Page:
Trains had to be slowed down on the North-South Line yesterday because of a track fault which could only be repaired after normal travel hours.
A rubber insulator had melted on the city-bound tracks of the MRT line early yesterday morning, creating a gap between the running rails, which the trains run on.
To ensure safety, transport operator SMRT said it had to run trains at lower speeds over a 150m stretch between Bishan and Ang Mo Kio stations.
This resulted in a bunching up of trains on the heavily used line during morning peak hours.
During the evening peak period, there was a delay of about one minute for city-bound trains setting off from Ang Mo Kio station. Trains were also slowed down when approaching the Bishan station from Ang Mo Kio.
These delays, however, did not appear to significantly affect travelling time, with trains continuing to arrive at intervals of about three to four minutes.
The Straits Times understands the melting was caused by electrical arcing, which is the result of a build-up of debris. Electrical arcing is also understood to have been the cause of a trackside fire between Marina Bay and Raffles Place stations on Oct 7.
Yesterday’s incident came a day after a delay on the East-West Line, which SMRT said was caused by a software glitch.
Free bus services were provided between Yishun and Toa Payoh during the delays yesterday morning.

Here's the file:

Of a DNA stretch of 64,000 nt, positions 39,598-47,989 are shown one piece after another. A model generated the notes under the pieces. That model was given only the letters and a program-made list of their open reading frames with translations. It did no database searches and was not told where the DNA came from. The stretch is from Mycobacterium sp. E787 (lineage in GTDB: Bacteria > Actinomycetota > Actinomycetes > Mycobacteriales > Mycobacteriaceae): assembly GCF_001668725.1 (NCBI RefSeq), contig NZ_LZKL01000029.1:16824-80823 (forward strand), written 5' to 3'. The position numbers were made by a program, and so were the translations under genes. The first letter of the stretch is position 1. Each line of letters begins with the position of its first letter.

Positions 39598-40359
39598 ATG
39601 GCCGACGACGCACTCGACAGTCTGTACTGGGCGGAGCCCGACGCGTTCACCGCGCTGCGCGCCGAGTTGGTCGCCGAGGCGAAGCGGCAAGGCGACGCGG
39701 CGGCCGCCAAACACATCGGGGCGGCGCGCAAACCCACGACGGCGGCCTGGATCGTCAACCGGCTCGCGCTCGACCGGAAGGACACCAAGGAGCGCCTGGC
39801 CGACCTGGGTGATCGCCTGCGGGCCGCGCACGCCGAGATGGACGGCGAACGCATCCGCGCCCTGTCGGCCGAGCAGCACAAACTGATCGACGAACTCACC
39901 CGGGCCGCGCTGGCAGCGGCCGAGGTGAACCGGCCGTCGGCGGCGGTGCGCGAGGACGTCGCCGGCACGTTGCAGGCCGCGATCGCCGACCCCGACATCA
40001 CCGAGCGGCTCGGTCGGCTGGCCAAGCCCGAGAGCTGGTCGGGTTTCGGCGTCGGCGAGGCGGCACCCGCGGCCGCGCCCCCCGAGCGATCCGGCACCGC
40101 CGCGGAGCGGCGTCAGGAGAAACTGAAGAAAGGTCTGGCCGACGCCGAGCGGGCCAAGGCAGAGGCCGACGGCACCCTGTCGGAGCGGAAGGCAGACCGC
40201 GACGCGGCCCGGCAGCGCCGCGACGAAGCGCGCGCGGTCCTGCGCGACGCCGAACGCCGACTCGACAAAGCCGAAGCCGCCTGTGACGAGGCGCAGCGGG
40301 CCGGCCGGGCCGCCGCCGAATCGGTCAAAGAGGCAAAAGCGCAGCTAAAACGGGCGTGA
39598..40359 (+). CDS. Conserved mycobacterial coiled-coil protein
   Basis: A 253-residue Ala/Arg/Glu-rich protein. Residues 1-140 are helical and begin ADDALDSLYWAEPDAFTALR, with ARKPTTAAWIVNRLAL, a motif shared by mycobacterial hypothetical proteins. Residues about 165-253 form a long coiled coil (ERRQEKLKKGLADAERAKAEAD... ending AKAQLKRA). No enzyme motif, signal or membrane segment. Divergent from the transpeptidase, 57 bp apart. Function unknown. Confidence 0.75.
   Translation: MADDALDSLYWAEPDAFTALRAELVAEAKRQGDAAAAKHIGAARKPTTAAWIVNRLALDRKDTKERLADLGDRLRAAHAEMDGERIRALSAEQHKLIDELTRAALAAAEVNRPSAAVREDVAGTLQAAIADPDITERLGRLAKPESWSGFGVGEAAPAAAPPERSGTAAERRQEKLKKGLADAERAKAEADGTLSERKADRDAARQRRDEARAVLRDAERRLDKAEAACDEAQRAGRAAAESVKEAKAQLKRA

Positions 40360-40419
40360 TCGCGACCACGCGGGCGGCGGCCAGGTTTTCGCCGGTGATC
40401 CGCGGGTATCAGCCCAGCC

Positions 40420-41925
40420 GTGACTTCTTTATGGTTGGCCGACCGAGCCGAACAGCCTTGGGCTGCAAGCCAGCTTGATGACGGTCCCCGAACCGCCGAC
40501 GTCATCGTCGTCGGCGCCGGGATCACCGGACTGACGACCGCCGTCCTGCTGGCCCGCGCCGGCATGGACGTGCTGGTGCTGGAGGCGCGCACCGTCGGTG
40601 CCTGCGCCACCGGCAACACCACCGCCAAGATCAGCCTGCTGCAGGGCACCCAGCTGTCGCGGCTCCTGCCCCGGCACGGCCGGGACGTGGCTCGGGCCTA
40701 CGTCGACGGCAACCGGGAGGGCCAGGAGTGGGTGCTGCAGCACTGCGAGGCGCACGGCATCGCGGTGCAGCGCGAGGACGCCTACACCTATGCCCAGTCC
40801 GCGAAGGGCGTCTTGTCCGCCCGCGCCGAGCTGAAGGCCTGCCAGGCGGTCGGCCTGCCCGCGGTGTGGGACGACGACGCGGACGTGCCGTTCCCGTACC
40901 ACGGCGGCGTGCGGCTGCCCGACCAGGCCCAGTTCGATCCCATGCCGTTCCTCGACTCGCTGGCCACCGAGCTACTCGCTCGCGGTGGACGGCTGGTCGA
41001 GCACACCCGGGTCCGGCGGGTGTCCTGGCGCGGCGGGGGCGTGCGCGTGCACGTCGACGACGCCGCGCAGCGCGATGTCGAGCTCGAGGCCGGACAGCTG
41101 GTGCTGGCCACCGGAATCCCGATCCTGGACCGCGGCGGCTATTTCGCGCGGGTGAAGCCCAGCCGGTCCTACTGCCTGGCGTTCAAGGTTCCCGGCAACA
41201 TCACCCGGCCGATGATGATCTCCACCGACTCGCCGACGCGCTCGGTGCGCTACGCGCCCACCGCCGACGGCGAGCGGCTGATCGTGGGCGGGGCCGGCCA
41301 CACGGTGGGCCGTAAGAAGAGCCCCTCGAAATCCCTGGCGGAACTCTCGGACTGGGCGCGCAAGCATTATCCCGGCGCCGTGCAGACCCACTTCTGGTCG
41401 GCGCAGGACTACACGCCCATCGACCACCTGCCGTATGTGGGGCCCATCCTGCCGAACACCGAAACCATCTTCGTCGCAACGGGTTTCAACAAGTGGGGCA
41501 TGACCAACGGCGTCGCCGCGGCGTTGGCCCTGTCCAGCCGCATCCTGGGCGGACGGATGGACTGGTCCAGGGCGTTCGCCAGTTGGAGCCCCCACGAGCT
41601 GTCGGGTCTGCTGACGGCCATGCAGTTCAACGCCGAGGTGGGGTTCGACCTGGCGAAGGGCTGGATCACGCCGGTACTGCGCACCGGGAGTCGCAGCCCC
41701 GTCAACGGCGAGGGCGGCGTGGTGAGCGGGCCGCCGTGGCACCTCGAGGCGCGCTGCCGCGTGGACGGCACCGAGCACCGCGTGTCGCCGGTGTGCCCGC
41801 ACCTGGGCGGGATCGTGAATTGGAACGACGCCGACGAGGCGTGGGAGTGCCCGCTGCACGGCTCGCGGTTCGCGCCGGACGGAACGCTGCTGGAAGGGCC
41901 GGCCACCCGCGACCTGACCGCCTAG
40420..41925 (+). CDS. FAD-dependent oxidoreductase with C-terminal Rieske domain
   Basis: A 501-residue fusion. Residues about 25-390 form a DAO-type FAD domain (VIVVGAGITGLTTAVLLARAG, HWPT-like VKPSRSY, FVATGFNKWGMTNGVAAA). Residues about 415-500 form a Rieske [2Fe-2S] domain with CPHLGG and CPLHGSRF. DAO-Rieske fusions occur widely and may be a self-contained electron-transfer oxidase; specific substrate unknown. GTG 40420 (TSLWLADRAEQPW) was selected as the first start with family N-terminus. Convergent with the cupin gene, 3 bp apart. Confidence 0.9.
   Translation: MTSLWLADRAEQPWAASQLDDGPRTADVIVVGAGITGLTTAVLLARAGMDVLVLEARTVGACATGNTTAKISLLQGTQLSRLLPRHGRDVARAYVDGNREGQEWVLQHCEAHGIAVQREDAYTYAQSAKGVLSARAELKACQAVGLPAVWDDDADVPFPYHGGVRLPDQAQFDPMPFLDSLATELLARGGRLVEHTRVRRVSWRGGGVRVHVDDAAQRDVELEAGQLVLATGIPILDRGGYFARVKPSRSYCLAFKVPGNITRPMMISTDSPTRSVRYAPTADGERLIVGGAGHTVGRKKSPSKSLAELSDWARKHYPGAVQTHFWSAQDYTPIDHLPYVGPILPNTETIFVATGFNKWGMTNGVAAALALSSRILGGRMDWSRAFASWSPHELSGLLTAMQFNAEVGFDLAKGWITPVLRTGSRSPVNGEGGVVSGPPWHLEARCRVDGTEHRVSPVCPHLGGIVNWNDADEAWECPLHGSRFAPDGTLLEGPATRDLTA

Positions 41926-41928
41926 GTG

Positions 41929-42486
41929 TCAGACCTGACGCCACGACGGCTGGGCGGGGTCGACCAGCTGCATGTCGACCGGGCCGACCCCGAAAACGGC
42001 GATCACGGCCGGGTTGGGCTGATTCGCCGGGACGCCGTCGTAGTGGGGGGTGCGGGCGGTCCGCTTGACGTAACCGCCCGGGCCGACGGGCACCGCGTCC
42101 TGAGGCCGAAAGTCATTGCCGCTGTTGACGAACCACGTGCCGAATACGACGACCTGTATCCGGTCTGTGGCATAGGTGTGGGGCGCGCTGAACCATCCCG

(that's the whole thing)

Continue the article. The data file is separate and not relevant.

On its Facebook page, SMRT apologised for the inconvenience, adding that commuters could consider taking the North-South Line towards Jurong East to transfer to the East-West Line.
The rail operator added that its engineers were “monitoring the situation closely”.
Last week, SMRT apologised for an unprecedented flooding of the North-South Line which disrupted services for 20 hours on Oct 7 and 8.
Mr Sitoh Yih Pin, chairman of the Government Parliamentary Committee for Transport and MP for Potong Pasir, said: “It is unfortunate that there have been train delays on the East-West Line and North-South Line in the past two days. It is understandable that commuters are frustrated.
“Our train operators must work hard to rectify any faults expediently and ensure that repeat incidents are mitigated. If there is a systemic issue to be addressed, it should be addressed.”
The faults yesterday and on Tuesday took place in the midst of the O-level examinations.
When contacted, the Singapore Examinations and Assessment Board said no students taking their exams were affected by yesterday’s delays.